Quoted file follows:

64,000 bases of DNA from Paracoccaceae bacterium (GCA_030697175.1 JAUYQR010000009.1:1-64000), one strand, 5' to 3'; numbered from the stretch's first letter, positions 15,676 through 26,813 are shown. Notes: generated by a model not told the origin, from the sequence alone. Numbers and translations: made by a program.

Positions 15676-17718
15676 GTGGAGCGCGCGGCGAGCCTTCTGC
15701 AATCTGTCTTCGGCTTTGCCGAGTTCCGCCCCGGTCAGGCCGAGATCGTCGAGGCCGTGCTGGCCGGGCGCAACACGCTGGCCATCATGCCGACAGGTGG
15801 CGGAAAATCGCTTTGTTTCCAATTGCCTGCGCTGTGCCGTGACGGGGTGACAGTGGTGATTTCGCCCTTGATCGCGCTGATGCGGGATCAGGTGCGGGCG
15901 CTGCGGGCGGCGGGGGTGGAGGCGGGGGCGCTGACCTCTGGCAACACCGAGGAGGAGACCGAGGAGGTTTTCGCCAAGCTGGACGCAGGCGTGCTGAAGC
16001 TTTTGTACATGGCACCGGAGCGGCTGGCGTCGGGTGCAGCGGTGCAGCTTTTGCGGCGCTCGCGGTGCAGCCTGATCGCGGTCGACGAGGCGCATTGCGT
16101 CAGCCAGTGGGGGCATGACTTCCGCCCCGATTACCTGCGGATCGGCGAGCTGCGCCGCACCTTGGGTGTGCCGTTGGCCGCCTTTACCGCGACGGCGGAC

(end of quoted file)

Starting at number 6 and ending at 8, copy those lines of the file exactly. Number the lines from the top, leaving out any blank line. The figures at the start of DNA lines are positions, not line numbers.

15901 CTGCGGGCGGCGGGGGTGGAGGCGGGGGCGCTGACCTCTGGCAACACCGAGGAGGAGACCGAGGAGGTTTTCGCCAAGCTGGACGCAGGCGTGCTGAAGC
16001 TTTTGTACATGGCACCGGAGCGGCTGGCGTCGGGTGCAGCGGTGCAGCTTTTGCGGCGCTCGCGGTGCAGCCTGATCGCGGTCGACGAGGCGCATTGCGT
16101 CAGCCAGTGGGGGCATGACTTCCGCCCCGATTACCTGCGGATCGGCGAGCTGCGCCGCACCTTGGGTGTGCCGTTGGCCGCCTTTACCGCGACGGCGGAC